(This is a Simul-post from ClassicalCues.blogspot.com a music licensing blog that I contribute to.) I happened to stumble upon a fantastic blog post today while looking at my Google Alert updates. The post comes from a blog called MediaMusicNow. This is the blog of a British entrepreneur named Lee Pritchard who started a royalty-free music company which goes by the same name. The reason I make it a point to bring attention to this blog is the great simplicity in which Lee explains the licensing process. Starting with the conventional old-school major label model and moving to his own royalty free model, he explains much of the intracacies in very easy to read graphs and visuals that help even the most un-initiated get a feeling for the processes involved.
From the 3 main aspects of licensing
To the "old" standard of music licensing
Normally I am not an outspoken fan of royalty-free music as many companies in the sphere have (in my own opinion) de-valued recorded music - at least commercial recorded music. (I believe the phrase â€œRoyalty-Free Musicâ€ is a bit of an oxymoron) Many of their buyout plans and bargain basement pricing make it nearly impossible for a label to compete and it just tends to make life a bit more difficult for folks like myself who represent a record label. The only saving grace for a record label is to rest assured that the superb quality of your recordings will out-weigh the discount of having picked your music up from a royalty free music library. Even with my internal feelings about the concept of royalty free music, I am able to find quite a few comparisons in the usage of Classical music for licensing projects and these royalty free one-stops. I would say approximately 85% of the deals I do involve music that is in the public domain, thus removing the publisher from the equation. At that point, I am basically serving as a one-stop licensing solution much as MediaMusicNow and the other companies in that part of the business. One-stop shopping and quick turnaround on deals is one of the things we pride ourselves on and no-doubt this is something that is important to filmmakers and other professionals on a tight production time line.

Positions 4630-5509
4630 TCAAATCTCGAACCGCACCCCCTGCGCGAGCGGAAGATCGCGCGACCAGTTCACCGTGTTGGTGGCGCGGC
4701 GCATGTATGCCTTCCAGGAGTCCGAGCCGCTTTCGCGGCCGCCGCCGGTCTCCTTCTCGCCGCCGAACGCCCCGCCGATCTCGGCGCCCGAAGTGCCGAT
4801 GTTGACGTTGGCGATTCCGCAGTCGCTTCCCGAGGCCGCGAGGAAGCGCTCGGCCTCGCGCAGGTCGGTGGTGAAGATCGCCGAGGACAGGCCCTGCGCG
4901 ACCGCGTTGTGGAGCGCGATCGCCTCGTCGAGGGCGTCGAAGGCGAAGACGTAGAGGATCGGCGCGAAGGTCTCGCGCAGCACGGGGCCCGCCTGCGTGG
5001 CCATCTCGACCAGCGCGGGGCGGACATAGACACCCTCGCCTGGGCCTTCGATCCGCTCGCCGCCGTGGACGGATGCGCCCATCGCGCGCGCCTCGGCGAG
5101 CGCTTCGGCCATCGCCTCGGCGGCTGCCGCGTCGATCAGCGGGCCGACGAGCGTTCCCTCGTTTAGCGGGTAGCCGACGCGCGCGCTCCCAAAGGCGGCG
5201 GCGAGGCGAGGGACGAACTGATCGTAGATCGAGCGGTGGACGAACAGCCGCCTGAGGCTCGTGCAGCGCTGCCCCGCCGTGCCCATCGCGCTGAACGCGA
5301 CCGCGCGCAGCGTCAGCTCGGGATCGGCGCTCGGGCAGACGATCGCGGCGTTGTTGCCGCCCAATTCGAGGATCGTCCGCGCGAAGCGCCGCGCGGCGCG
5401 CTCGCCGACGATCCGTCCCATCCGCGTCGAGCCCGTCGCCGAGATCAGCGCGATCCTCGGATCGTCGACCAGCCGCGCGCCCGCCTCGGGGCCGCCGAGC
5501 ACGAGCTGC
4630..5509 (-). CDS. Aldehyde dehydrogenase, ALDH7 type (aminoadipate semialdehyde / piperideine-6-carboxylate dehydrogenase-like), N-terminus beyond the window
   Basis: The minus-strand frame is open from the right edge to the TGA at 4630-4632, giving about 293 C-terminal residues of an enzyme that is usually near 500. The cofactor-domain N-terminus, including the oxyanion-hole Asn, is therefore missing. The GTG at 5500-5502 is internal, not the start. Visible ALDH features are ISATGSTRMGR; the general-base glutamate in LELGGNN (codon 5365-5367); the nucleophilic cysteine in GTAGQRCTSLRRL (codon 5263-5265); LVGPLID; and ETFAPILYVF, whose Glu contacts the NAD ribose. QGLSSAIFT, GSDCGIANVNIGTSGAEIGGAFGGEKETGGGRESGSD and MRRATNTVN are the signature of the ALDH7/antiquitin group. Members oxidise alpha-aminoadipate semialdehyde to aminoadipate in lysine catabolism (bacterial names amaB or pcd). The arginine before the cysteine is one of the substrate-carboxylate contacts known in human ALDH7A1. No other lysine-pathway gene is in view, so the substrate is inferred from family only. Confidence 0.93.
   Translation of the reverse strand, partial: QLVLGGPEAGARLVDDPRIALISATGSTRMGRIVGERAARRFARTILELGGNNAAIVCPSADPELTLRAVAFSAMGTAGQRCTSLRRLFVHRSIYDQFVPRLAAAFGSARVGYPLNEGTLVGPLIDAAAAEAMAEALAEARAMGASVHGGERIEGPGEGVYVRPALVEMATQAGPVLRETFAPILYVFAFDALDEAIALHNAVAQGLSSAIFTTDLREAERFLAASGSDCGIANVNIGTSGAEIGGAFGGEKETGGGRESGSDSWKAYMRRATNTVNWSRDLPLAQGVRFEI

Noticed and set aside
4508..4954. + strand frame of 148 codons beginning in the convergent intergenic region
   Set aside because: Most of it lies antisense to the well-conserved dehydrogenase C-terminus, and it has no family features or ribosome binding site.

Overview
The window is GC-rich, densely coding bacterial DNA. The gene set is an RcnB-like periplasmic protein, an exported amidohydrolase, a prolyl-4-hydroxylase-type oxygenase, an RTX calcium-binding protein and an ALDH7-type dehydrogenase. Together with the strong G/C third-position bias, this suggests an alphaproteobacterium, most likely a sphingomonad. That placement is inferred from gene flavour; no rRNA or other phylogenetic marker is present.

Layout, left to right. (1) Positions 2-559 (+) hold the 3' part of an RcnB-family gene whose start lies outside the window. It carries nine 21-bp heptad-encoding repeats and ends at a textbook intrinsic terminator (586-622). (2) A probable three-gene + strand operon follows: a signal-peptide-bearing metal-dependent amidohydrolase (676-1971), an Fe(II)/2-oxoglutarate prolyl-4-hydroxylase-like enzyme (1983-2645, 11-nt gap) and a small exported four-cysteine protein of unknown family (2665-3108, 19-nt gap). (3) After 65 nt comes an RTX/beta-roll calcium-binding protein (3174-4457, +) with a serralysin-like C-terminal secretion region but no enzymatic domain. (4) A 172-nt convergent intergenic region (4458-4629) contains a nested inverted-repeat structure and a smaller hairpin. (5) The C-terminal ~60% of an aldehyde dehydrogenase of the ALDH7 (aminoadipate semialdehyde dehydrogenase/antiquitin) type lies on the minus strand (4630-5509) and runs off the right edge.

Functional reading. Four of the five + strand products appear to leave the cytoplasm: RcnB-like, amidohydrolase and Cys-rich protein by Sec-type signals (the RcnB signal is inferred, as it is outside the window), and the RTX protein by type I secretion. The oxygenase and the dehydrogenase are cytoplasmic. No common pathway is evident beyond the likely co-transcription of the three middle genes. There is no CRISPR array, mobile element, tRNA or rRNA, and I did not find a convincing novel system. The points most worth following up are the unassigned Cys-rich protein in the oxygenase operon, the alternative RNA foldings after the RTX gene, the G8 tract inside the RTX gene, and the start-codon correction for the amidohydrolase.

I urge anyone wishing to learn more about the process of music licensing, copyright and the music industry to check out Leeâ€™s blog as it is chalked-full of great information. Heck, I even urge you to license some music from him for your next project as long as it isnâ€™t Classical music . For that, you of course know to look here!